While Trenton is known for many things, one of the highlights is the city’s industrious past. After all, the city’s motto, “Trenton Makes, the World Takes” didn’t come from nowhere! Right here in the Capital City, goods such as pottery, steel, textiles, and more were manufactured and shipped to buyers all over the globe. The pottery industry in particular made its mark in the community, and is still one of the most sought-after exports of Trenton today. This, however, may not have been possible without the dedication and efforts of local visionary, Thomas Maddock.
Thomas Maddock was born in Burslem, Staffordshire, England in 1818. Maddock worked as a potter throughout his life, and would go on to have a lasting and profound impact on the industry at large. Coming from a family of potters, there is no doubt that Maddock was destined for this line of work. He began his pottery pursuits as an apprentice in England, and worked there until relocating to the United States. In 1847, Maddock came across the pond with his wife, Honor Bossom, and settled in New York. Together, the pair had two sons; while one son would tragically pass away, his other son, John, would go on to establish a pottery company of his own right here in the Capital City.
With years of experience in the pottery industry behind him, it didn’t take long for Maddock to start making his mark here in the states. While he was in New York, Maddock was responsible for for the establishment of a china decorating company, the first of its kind in the United States. As he continued to establish himself in the industry, he made his first break into Trenton pottery in 1873, where he began working with earthenware. Some of the items that Maddock was responsible for producing included household items like mugs, dishes, wash basins, etc. However, while Maddock found success in these pursuits, Thomas knew that he was destined for more.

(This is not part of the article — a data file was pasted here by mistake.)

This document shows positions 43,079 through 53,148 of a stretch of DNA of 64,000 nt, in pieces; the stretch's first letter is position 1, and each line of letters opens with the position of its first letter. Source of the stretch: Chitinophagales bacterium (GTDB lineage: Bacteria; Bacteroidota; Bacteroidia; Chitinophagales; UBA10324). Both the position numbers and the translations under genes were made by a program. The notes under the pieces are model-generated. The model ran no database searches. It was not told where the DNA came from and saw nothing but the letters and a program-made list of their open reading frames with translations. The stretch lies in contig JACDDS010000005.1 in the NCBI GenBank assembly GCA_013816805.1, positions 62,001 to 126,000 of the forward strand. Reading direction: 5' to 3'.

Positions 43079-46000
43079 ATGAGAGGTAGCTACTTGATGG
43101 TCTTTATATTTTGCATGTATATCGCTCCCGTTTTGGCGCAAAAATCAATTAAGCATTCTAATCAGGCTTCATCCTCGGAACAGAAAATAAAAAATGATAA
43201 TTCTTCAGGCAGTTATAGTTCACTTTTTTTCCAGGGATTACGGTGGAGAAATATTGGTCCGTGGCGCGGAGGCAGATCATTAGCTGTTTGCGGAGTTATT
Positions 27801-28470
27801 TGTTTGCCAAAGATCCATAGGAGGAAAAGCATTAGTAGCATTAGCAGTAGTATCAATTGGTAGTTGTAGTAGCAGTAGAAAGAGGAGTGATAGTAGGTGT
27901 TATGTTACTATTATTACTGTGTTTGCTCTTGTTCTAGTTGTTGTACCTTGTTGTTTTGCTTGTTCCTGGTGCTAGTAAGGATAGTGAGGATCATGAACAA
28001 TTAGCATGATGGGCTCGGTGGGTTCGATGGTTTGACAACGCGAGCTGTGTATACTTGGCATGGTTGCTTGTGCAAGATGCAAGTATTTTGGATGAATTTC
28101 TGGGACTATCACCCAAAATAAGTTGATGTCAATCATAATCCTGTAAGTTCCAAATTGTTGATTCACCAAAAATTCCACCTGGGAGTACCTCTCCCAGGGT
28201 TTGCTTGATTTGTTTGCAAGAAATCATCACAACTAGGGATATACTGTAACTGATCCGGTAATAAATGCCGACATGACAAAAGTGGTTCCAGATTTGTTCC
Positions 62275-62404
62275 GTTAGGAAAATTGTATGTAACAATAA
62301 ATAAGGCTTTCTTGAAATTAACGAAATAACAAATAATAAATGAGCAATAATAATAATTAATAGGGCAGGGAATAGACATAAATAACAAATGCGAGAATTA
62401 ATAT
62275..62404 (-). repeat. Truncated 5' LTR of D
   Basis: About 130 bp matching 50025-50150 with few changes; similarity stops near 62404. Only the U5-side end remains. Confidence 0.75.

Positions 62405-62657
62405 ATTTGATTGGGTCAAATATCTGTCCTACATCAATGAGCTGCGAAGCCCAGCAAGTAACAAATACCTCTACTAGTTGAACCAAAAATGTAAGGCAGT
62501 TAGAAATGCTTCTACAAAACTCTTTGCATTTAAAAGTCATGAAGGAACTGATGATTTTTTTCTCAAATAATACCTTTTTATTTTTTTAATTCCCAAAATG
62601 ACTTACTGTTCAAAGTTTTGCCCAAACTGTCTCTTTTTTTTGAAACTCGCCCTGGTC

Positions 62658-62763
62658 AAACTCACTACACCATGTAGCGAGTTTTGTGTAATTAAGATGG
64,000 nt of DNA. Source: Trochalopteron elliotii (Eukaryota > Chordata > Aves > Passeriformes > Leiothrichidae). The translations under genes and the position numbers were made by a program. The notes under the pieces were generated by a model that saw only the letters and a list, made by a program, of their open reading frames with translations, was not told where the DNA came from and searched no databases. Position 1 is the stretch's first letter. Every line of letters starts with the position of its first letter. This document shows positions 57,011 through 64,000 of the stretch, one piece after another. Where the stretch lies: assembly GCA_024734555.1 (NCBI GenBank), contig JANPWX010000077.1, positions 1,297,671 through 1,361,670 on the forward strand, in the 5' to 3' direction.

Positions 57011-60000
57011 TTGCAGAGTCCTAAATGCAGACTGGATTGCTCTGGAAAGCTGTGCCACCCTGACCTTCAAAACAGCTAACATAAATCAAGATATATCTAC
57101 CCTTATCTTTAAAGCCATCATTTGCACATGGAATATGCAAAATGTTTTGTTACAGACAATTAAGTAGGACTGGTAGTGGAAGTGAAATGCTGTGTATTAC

As Thomas made his mark on the American pottery industry, he encountered frustrations regarding how goods were manufactured and was determined to find a more efficient means of production. At the time that Maddock was manufacturing, a toilet, a household item we all take for granted today, was a luxury that was typically only reserved for those with enough resources to afford one. However, Maddock knew there had to be a way to produce these items in such a means that they’d become more accessible to the average American. As the elements of pottery such as earthenware and glaze can be temperamental, Maddock had to refine his process in such a way that these items could be produced at scale and still remain functional, high-quality items. And he did exactly that.
By the late 1800s, the overwhelming majority of sanitary wares that were sold in the United States were manufactured right here in Trenton. This ease of access was nothing short of revolutionary, fundamentally transforming the industry forever. Maddock was also the head of several other producers throughout the city, further expanding his capacities. By the time of Maddock’s passing in 1899, wares produced in Trenton were responsible for 86% of all pottery sold in the United States. As his sons took over his business under the name of Thomas Maddock’s Sons Co., even in his death, his name lived on in Trenton and beyond. Although the company was ultimately sold to American Standard in 1929, Maddock’s legacy will no doubt live on in the industry which he helped forever change.